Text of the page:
AJ: Thank you. Something I’ve been thinking about as I approach it coming out, with this more than Broad City more than any script, or anything that I’ve written, was something that I was like I have to write this. And it’s partially because I wanted to express that I’m not just that character.
CG: You did such a fine job, there’s a fantastic chapter about your experience dealing with people who sell crystals and what not and this sounds like a thing that can absolutely be an episode of your show but is also couched within a lot of other stuff – well this a well-rounded human being. I particularly think a lot of people who love your show are gonna feel very refreshed and are gonna think about how they’re a real human being as well.
AJ: I am feeling so much like I wanna be more private because I’m exposing so much on the show and people kinda think they know everything about me and now I’m really saying much more, and they already think they know me and they already come up to me like Abbi! And I have to question whether its possible I went to high school with them for 5minutes…I might as well write about who i actually am and what I’m actually going through. Yeah it’s all ongoing over here even if the book’s done.
They shouldn’t be categorized as self-help books, Abbi said later but both of the writer/actors on the stage agree each other’s books will help you get out and learn how to deal with failure sand hopefully even achieve success.
AJ: I have a question for you, your book, more than any other is for your fans its like their textbook the podcast does it your show does it…
CG: I have along running thing of trying to get non-confident people to go for it. This more than anything is if you feel like no on believes in you, fuck that- believe in yourself, let’s go, shut up!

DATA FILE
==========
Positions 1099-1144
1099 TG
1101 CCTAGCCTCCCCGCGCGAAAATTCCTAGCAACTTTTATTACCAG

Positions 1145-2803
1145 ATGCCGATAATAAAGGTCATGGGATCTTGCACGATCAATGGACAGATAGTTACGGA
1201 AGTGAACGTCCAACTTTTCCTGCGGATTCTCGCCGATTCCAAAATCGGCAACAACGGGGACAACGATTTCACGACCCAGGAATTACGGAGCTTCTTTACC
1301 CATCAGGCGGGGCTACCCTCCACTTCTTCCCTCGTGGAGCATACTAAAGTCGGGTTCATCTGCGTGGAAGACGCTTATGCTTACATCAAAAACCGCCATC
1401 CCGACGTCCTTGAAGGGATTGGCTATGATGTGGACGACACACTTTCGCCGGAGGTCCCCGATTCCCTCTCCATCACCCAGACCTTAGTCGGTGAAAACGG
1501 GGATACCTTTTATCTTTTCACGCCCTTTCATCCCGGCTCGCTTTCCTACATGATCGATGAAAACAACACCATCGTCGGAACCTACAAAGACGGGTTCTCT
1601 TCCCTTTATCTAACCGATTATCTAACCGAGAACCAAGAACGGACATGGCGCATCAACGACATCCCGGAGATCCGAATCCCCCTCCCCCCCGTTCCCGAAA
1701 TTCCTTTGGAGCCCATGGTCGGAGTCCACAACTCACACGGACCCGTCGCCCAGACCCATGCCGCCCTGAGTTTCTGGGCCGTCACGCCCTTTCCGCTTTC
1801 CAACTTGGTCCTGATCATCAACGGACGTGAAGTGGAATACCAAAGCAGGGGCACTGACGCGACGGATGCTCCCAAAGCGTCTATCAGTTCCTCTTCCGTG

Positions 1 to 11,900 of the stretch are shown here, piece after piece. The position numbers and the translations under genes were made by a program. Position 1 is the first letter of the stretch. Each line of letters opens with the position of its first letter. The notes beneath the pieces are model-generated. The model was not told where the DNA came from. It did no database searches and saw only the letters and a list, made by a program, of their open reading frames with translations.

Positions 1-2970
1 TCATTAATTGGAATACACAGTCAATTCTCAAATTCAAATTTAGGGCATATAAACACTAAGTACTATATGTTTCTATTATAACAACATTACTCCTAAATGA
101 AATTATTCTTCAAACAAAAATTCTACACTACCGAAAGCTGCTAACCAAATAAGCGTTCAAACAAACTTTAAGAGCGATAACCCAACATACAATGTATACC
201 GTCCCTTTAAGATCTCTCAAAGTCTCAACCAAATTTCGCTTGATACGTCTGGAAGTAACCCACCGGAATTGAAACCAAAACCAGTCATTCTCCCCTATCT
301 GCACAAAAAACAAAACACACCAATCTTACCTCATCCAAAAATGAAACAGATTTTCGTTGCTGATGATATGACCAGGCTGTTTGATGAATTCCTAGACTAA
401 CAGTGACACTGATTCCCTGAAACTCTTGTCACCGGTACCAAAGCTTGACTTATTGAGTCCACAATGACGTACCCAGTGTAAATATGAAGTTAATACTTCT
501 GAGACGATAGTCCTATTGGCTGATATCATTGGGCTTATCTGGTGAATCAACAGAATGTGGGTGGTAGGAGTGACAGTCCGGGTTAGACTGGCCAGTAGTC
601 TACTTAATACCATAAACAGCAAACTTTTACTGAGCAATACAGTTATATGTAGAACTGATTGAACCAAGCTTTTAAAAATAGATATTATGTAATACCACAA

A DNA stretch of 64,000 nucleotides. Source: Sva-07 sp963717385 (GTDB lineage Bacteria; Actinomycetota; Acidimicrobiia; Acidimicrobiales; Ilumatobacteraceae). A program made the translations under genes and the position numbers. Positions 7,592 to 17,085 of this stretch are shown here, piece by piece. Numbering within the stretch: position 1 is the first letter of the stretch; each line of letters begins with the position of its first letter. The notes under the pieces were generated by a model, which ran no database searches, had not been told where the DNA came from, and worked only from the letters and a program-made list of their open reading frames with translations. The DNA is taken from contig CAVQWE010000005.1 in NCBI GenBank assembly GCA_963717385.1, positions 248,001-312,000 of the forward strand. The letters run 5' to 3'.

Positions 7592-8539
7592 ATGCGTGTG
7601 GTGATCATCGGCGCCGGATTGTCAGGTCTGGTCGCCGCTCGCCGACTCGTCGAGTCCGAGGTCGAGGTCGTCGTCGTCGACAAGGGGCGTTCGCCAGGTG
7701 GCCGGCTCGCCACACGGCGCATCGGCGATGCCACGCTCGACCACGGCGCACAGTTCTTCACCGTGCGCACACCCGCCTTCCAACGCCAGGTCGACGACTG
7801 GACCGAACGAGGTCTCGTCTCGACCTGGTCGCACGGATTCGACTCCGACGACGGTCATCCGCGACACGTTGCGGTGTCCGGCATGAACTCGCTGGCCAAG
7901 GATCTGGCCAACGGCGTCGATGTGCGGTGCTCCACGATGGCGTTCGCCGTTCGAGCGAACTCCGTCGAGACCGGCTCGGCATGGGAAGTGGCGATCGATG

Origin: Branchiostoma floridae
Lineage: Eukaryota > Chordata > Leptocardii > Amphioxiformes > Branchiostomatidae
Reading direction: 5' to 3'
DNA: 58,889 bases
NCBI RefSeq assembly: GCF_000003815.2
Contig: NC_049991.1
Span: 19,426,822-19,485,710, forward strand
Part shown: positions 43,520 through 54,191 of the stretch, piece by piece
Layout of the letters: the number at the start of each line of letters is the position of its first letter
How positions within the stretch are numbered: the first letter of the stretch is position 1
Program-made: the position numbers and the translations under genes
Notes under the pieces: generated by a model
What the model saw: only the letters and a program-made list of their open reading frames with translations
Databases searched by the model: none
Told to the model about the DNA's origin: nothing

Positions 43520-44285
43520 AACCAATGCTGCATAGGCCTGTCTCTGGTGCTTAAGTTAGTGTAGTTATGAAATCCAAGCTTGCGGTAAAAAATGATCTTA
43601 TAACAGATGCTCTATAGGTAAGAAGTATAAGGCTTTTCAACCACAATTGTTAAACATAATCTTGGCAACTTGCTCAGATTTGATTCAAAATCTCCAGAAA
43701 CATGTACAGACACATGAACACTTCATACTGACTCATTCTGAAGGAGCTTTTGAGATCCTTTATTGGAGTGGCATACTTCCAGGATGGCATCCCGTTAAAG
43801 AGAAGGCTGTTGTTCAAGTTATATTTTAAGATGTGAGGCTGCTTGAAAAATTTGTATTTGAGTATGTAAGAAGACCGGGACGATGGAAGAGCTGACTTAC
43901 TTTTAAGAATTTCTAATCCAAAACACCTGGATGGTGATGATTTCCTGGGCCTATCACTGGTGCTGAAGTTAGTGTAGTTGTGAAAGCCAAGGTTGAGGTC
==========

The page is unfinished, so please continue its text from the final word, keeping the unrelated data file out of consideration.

AJ: Yeah (you’re) speaking directly to the reader in this very inspirational way. Have you been wanting to do that for a while?
CG: People are like well how did you do it because you don’t have what it takes, people really say things like that! You’re shittier than I am how did you do it? And they don’t think it’s mean and they’re fans of mine they don’t understand it’s horrifically insulting they really wanna know how you do it. I really wanted to put it all in one place.
CG: You’re probably gonna feel horrible if you go for your dreams you’re probably gonna feel really bad and it probably won’t actually come true but I bet the act of doing it and the course of going through that process will actually release so many demons and allow you to stand up to the people who you feel like are doubting you in the first place and will let you land someplace so far away from where you think you have to be. Anyway you won’t get where you want to go but you’ll get so far away from this stifled place.
AJ: The failures I’ve had have been so essential to who I am now. My whole book is about personal failures.
Maybe, if you’re trying to learn and fail you should above all else have a good support system.
CG: I think its clear I love your book.
AJ: I think it’s very clear that I love your book.
Abbi Jacobson’s new book I Might Regret This: Essays, Drawings, Vulnerabilities and Other Stuff will be released by Virago Press Ltd. Oct. 30th 2018.
Chris Gethard’s new book Lose Well will be released by Harper Collins Oct. 16th 2018.